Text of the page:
I am creating this page while updating and expanding the entry for "Pirate Radio". In 1984 I interviewed Don Pierson for a radio broadcast and some of this material has now been published with my cooperation by Sibiu University Press under the authorship of Dr. Eric Gilder. I will be drawing upon this material and my lasting friendship with Don Pierson who turned over to me all of his official records concerning the creation of Wonderful Radio London and his other offshore radio stations: "Swinging Radio England" and "Britain Radio". I will also be creating page entries for these stations as time permits and linking them all through the "Pirate Radio" entry. MPLX/MH 21:30, 28 Sep 2004 (UTC)
Why I removed the following item to this page
The Wonderful Radio London Story (Jumbo Records, UK, 1997) is a 3-CD audio documentary comprising narration, interviews and clips from programmes. It is now out of print but may be available secondhand.
- This is a contested copyright issue. Please see the external link: http://radlon.bravehost.com/index.html
However, the contributor is in the legal position of being able to contribute this information from its original source, not the source cited above, due to the fact that some of the contested material - especially the exclusive interview with Don Pierson and a lot of documented material about the origin of the station, comes from Don Pierson archives in the legal possession of the contributor to this article and this is one reason why this information is now being made available for everyone by these contributions to "Wonderful Wiki"! By the way, I am also in the process of creating a Don Pierson biography on Wikipedia. I have not had time to complete it as of this date. MPLX/MH 00:32, 1 Oct 2004 (UTC)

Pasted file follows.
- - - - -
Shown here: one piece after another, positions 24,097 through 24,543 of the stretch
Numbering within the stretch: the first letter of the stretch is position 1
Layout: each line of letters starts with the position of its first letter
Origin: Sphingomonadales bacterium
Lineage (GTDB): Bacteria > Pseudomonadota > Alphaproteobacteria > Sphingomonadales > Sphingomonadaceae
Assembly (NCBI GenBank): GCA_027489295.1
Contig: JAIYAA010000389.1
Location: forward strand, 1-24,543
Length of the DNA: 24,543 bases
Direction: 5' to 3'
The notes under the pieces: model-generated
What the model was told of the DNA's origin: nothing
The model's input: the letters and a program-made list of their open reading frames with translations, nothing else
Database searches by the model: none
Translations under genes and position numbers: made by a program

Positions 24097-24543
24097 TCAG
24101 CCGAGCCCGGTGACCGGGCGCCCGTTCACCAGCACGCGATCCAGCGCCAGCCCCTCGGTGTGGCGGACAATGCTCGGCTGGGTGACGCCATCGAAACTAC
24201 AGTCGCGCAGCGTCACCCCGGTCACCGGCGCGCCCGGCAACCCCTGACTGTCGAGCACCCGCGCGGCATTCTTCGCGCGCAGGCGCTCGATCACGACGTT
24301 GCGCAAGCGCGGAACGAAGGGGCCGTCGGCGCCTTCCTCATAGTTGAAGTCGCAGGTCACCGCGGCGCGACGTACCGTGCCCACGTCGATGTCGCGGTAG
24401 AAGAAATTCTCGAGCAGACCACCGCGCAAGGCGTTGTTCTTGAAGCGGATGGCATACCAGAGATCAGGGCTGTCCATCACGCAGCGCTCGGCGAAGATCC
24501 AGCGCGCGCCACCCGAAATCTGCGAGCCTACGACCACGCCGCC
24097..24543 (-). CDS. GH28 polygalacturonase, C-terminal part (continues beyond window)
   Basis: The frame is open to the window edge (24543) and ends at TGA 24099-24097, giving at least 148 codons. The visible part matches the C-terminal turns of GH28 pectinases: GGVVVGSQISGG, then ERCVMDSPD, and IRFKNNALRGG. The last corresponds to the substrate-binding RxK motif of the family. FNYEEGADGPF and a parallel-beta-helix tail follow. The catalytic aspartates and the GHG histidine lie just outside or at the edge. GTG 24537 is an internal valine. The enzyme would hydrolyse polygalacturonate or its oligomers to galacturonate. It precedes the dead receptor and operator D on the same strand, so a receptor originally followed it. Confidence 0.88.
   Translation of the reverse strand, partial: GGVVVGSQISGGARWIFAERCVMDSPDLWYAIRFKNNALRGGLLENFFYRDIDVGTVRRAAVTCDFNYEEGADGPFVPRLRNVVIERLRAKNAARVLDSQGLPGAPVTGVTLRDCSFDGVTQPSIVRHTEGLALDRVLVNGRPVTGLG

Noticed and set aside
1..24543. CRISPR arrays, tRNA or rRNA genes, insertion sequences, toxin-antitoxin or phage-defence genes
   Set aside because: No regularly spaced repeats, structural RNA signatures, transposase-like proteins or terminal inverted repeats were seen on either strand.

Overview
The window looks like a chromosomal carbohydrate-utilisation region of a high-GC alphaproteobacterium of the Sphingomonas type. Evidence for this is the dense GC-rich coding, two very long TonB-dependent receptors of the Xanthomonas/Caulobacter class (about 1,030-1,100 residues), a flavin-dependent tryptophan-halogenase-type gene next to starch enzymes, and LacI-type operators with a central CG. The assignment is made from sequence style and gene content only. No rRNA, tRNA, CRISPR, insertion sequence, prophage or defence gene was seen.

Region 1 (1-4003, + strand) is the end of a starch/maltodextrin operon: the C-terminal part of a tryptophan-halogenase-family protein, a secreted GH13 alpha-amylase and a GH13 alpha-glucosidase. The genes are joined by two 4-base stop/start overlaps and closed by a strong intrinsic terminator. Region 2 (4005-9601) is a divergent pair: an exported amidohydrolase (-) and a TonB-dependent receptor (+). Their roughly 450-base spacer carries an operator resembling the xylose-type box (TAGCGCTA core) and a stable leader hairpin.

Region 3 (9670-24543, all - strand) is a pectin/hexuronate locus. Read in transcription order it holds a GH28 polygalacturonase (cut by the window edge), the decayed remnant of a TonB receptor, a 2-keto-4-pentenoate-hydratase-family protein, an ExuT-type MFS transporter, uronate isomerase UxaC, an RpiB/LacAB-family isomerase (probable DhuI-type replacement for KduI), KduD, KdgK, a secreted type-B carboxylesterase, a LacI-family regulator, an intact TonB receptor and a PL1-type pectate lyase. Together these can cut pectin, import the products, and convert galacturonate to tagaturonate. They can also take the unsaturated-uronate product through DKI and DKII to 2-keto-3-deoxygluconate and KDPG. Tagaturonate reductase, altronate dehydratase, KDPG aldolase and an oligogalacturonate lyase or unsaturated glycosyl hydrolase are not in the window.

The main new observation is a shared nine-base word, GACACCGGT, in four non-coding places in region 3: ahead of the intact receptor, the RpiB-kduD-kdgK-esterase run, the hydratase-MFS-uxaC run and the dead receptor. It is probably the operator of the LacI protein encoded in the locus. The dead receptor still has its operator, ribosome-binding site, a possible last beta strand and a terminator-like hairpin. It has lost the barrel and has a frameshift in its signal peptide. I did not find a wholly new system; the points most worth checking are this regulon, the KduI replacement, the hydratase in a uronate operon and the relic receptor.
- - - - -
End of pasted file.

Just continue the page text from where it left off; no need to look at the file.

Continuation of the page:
Reference is made to the publication of a 3-cd set in the nineties (?). May I just point out there was a 2-LP set issued by Ray Anderson/EAP in the early 1970's, to complement other double LP releses related to priate radio, including Caroline and RNI. I know of, but not the detail of, some questionable copyright problems, which is not my concern --Keith 16:44, 14 June 2010 (UTC)
If you have a photo of RL's vessel, please upload it. --kingboyk 06:45, 9 February 2006 (UTC)
- Done! - Ian Dunster 13:48, 6 March 2006 (UTC)
I have added a picture of Don Pierson and other details which I intend to expand. Fragilethreads 04:48, 11 January 2007 (UTC)
John Yorke ambiguous?
The reference to John Yorke appears ambiguous. The Wikipedia article for John Yorke makes no mention of any involvement with pirate radio. Although it appears he is a BBC TV producer, so I am not sure if it is the same person or not. Does anybody know? Charles 20:05, 22 July 2007 (UTC)
John Yorke (or Yorke) was indeed a BBC Producer and he did make a short-lived appearance as a Radio London DJ.
Are we sure it is one and the same person. The person needed to be aged 18 at least in 1967, and therefore, would now be aged app 60??. I query only on basis there is no reference on his personal page, and nothing dated before "late 1980's following university". Sorry, doesnt ring right --Keith 17:45, 14 June 2010 (UTC)